Today, rigid network control limits the flexibility of service creation. The infrastructure required to transport data from a storage center to an end user is presently fragmented and inflexible. Reconfiguring any part of the network often requires programming physical hardware on location, making upgrades costly and time consuming. A response to this problem is the emergence of Software Defined Networking (SDN), which, in simple terms, shifts control of a network from hardware to software. This virtualization allows for more flexible reprogramming of network elements, increasing speed and the potential for innovation.This invited talk addresses challenges and presents initial results related to the trade-off of dataplane programmability vs. high performance. Initial results are presented on how use-case influences the performance of various dataplane chips, then early results are presented on what a software based packet forwarding engine could be capable of on generic purpose hardware together with a bottleneck analysis.
|Sandor Albrecht received his M.Sc.E.E. and Ph.D. from Budapest University of Technology and Economics in 1993 and 2004, respectively. He also received a M.A.Sc. from the University of British Columbia, Vancouver, BC, Canada in 1998 and a MBA from Central European University Business School, Budapest, Hungary in 2009.Between 1993 and 1998, he participated in several digital signal processing and radar imaging related research and development project as a researcher and software developer in Hungary and Canada. He joined|
|Ericsson Research and Development in Hungary in 1999, where he worked as a manager leading software development projects and departments. He was responsible for four different product development areas, such as SmartEdge (Multi-Service Edge Router), Mobile Media Gateway, IMS Gateway and Telephony Softswitch Gateway Controller.He moved to Stockholm in 2010 and joined the IP and Broadband Design Unit. His main responsibility was to define and manage the Ericsson wide technology strategy for IP and packet transport evolution.Since March 2013, he is the Director of IP and Transport at Ericsson Research. His research area covers optical HW research, optical networking, small cell transport, SDN, network abstraction and service programmability, high performance and programmable data plane and information centric networking.|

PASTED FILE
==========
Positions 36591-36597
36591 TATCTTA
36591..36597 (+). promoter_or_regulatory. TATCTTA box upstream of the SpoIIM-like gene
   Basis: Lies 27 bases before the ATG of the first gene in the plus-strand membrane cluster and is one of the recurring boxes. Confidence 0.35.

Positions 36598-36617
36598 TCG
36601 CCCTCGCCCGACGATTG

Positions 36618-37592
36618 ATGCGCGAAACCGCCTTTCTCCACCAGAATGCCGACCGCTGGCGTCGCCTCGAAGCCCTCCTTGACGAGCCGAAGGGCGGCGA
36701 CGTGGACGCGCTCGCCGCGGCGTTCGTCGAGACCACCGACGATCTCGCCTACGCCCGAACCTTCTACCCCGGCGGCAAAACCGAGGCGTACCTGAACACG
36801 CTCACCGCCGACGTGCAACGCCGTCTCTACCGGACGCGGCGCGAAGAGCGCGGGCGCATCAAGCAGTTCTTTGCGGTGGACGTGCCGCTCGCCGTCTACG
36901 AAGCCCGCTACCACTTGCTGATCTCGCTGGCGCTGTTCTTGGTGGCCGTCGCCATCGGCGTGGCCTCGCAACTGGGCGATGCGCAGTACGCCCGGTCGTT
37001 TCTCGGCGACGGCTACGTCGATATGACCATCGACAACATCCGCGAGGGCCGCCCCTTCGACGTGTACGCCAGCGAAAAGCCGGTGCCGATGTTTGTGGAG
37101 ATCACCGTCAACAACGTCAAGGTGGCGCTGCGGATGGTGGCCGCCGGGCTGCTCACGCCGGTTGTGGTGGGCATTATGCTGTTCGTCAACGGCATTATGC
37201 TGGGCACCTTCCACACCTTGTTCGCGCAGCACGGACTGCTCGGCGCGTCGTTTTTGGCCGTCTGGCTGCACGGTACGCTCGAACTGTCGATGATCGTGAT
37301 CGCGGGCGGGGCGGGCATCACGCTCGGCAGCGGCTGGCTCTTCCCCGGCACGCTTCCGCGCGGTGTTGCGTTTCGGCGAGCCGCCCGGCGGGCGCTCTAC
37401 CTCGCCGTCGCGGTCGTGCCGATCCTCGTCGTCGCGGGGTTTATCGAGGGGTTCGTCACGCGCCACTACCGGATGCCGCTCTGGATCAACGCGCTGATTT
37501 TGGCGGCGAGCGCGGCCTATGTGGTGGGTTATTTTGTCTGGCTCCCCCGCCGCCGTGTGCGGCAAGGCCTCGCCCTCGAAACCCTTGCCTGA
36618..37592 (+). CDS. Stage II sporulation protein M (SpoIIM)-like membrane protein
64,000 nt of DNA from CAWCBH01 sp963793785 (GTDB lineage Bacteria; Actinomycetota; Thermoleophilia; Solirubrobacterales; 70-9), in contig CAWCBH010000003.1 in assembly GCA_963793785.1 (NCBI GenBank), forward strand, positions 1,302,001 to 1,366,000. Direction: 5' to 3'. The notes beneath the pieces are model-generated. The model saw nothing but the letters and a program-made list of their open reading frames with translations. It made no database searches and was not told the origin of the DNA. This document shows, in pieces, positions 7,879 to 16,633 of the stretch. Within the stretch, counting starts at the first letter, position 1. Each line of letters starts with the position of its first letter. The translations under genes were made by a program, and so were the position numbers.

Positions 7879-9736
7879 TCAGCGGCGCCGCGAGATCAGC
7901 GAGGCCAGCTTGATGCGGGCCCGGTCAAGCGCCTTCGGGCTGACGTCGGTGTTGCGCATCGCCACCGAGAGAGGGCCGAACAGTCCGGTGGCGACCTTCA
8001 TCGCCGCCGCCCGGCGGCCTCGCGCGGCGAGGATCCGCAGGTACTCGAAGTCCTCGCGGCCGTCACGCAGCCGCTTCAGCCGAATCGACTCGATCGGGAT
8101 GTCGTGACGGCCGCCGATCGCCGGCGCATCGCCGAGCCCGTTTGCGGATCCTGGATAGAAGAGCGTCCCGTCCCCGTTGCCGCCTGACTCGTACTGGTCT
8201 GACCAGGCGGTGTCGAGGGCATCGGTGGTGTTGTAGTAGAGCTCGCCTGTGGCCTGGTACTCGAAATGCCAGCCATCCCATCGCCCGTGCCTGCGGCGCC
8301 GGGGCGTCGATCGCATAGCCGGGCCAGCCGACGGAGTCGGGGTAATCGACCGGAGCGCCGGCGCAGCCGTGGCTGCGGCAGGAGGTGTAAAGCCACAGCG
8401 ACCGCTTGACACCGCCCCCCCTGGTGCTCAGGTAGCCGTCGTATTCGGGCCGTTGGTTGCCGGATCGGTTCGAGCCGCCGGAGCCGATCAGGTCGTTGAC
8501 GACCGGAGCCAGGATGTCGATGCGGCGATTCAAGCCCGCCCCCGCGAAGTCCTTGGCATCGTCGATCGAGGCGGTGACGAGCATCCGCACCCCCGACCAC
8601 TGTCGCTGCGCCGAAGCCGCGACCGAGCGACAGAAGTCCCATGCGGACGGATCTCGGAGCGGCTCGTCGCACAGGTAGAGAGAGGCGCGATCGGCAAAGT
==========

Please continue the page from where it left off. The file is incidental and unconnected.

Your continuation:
EEE Dept., Imperial College London, UK
ICT is becoming one of the main culprits for CO2 emissions, already on a par with air travel since 2007. Energy consumption by ICT is estimated to increase by 4% a year, despite the increasing energy efficiency of electronic and computer equipment, due to the ever increasing usage of computers and telecommunications. On the positive side, ICT offers the potential to manage energy more efficiently, help better match energy supply and demand, and dynamically substitute renewable energy sources in the place of fossil fuels. At the same time, one would like to think that ICT is saving energy and CO2 emissions in other areas (such as transport), by substituting on-line activities for physical activities, such as working at home rather than commuting to an office. But such trends are difficult to identify, while the recent economic crisis in Europe and the USA has definitely had an impact on energy consumption in industry and other fields of activity. Within ICT itself, communications represent close to 25% of energy consumption, with data centres accounting for another 20% or so, the rest being attributed to PCs, terminal devices and office equipment including local networks. This lecture will focus on the ICT aspects of energy consumption from a performance engineering perspective, and show how some of our established methods, with measurements, can be used to understand the trade-offs between QoS and energy consumption, and help reduce the energy consumption in servers and networks.